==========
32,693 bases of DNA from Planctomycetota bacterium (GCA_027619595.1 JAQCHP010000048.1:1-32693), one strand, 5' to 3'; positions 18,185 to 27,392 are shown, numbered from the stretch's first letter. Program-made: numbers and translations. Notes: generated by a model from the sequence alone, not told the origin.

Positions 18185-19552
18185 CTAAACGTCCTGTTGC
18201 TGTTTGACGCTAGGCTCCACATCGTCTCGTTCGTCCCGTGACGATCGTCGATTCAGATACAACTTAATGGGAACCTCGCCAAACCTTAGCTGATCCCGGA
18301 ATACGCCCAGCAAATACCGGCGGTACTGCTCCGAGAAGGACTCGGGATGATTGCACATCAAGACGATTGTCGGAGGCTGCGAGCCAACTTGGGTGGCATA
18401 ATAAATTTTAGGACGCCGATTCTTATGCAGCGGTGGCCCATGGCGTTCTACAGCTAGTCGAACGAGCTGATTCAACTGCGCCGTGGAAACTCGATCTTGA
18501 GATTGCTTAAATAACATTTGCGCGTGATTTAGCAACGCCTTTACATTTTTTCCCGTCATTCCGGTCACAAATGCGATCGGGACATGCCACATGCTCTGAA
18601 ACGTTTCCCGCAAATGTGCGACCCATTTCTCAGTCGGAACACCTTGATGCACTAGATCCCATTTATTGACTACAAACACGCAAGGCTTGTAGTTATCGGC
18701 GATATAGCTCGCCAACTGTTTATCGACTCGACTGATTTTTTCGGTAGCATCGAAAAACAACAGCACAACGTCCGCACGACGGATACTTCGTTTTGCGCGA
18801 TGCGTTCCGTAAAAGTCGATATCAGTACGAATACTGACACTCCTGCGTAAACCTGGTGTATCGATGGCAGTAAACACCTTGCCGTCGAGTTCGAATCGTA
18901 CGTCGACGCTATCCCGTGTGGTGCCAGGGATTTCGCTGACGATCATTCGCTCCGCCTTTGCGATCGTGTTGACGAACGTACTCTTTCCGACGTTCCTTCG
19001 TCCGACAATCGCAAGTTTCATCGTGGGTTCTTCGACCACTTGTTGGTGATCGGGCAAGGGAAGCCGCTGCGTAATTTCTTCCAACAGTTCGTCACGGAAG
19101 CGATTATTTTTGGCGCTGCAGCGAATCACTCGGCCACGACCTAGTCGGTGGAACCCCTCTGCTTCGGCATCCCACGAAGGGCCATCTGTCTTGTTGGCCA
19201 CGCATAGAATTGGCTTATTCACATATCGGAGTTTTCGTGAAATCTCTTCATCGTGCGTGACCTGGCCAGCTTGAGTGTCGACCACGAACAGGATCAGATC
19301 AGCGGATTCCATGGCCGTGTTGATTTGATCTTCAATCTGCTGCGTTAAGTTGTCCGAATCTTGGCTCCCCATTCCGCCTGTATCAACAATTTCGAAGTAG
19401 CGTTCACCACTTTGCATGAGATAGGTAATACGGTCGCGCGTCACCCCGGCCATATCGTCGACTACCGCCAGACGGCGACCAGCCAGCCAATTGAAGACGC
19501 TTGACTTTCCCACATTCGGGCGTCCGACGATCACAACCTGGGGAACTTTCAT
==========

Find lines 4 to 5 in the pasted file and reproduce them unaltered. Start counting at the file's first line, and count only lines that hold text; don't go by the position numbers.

18201 TGTTTGACGCTAGGCTCCACATCGTCTCGTTCGTCCCGTGACGATCGTCGATTCAGATACAACTTAATGGGAACCTCGCCAAACCTTAGCTGATCCCGGA
18301 ATACGCCCAGCAAATACCGGCGGTACTGCTCCGAGAAGGACTCGGGATGATTGCACATCAAGACGATTGTCGGAGGCTGCGAGCCAACTTGGGTGGCATA